The ups and downs of the market continue to be driven by fear. The Vix Index is a good proxy for the market's fear, as it measures the implied volatility of equity options, and that in turn is an indication of how much risk the market sees in the future range of outcomes. This chart suggests that the equity market is depressed because the level of fear is inordinately high. Once fear subsides, then prices should drift higher.
Fear is high because the market worries about the combination of the ongoing housing crisis and Obama's policies (e.g., higher taxes, bigger government, trade restrictions, union expansion) pushing the economy into a depression. In short, the market is behaving as if a perfect storm is approaching, with little hope that we can avoid a catastrophe.
In order to keep the market at these levels, or to push it further down, the housing crisis needs to continue and/or Obama has to deliver the market- and economy-unfriendly policies that investors fear. If there is any sign of a bottom in housing or if Obama pays any attention at all to what the market is telling him (remember how Rubin convinced Clinton to respect the bond market), fear will subside and the market will rise.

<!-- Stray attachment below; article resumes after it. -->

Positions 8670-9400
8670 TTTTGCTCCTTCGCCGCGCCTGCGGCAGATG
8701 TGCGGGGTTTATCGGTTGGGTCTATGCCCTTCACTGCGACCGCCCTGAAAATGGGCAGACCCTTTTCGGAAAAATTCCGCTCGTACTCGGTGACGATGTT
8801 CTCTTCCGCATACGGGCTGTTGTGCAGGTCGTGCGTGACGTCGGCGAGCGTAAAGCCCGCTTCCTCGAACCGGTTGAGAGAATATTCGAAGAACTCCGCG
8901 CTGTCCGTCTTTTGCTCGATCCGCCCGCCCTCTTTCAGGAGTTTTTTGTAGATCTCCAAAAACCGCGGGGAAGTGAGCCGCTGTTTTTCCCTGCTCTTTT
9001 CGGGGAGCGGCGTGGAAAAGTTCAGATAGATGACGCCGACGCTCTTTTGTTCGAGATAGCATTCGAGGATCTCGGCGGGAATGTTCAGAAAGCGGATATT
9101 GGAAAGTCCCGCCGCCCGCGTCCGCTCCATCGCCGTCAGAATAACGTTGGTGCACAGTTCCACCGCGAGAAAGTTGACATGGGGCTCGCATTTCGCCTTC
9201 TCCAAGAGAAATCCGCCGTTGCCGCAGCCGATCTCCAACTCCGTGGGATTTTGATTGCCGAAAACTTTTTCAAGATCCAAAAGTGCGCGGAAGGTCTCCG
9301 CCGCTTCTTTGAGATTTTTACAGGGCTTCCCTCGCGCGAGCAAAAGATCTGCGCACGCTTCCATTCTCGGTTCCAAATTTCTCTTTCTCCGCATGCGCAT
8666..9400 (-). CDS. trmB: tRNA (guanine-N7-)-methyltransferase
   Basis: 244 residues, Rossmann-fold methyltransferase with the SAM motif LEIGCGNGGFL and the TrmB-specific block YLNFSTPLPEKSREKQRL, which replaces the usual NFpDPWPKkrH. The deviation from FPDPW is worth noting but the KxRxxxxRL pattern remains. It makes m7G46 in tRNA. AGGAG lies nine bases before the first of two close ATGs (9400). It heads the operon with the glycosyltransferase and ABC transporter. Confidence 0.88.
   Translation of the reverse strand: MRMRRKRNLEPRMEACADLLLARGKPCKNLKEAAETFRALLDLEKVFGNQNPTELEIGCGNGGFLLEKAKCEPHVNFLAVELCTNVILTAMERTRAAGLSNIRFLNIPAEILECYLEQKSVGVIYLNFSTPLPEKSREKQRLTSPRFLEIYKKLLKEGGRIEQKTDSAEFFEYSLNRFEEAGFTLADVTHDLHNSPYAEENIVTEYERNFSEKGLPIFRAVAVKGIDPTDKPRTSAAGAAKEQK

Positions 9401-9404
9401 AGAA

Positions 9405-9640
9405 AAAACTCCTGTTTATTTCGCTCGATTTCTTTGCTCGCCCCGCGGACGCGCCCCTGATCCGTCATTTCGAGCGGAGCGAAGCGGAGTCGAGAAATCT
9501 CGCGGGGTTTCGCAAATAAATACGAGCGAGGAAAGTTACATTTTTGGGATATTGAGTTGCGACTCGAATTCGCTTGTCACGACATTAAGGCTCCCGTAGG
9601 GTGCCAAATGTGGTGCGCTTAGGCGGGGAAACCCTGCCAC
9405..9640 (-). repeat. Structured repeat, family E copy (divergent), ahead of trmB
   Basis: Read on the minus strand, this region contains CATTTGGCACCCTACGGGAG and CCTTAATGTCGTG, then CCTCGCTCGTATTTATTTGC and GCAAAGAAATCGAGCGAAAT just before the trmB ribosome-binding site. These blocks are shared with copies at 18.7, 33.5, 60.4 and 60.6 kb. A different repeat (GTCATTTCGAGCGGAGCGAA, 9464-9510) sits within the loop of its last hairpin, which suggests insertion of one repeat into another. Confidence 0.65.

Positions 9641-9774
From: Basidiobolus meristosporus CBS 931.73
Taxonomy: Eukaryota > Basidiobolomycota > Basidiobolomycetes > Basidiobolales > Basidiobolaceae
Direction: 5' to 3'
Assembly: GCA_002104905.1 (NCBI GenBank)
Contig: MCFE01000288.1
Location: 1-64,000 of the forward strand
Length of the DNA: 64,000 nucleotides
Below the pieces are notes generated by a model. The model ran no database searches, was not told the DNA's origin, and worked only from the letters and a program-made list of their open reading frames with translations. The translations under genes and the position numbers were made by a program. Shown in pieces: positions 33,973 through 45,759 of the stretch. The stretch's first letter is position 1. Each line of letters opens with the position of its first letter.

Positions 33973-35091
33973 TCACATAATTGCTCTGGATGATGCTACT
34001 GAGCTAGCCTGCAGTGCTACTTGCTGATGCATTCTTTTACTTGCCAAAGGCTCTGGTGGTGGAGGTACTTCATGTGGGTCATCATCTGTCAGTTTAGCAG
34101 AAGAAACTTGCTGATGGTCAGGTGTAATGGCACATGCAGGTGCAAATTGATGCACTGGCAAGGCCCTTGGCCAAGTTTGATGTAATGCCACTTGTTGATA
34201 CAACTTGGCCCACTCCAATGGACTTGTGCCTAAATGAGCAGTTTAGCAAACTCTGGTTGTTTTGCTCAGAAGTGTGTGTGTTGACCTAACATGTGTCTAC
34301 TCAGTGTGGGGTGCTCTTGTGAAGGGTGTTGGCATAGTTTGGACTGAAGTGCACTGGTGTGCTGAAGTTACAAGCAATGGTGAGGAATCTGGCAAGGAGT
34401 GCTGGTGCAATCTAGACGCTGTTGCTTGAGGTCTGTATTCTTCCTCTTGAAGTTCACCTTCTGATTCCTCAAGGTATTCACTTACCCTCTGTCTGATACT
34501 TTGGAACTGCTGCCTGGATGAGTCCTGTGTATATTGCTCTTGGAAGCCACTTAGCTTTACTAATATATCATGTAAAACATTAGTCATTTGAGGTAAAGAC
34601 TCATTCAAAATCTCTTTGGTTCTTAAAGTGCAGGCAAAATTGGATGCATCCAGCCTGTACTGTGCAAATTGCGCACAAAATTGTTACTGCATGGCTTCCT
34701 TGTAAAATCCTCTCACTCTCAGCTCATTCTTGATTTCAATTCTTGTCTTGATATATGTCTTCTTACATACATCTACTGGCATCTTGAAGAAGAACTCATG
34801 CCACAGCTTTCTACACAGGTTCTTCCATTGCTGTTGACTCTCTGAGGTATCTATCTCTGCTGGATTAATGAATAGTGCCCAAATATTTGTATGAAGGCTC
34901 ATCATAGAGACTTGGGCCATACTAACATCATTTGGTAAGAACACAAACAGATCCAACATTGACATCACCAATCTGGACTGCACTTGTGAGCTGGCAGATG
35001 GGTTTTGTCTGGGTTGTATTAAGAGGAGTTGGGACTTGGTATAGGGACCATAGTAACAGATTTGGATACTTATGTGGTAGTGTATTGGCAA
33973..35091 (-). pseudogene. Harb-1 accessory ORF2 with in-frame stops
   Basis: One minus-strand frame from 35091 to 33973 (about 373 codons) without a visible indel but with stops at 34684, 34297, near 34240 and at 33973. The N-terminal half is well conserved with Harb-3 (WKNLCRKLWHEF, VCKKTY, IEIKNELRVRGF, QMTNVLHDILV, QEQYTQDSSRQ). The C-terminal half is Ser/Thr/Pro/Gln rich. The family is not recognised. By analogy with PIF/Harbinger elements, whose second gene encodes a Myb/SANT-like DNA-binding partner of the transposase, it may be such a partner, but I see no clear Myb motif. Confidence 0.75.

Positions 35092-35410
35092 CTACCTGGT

I've been worried about Obama's policies all along, but I think the chances of him implementing a series of economy-killing policies at this point in time in order to comply with liberal orthodoxy are not very high. Obama's future chief of staff, Rahm Emanuel, was one of the key players in the early Clinton years, and he knows what can happen if you push an aggressive policy agenda. The stakes this time are even higher, and so the Obama administration would be well-advised to tread lightly and pay all due respects to the market.
Still, we need to wait awhile to see what happens. In the meantime, how long can investors ignore the huge prospective returns now promised by stocks and corporate bonds? If things don't get worse, there are huge gains there for the taking. You are being paid a lot to take risk these days.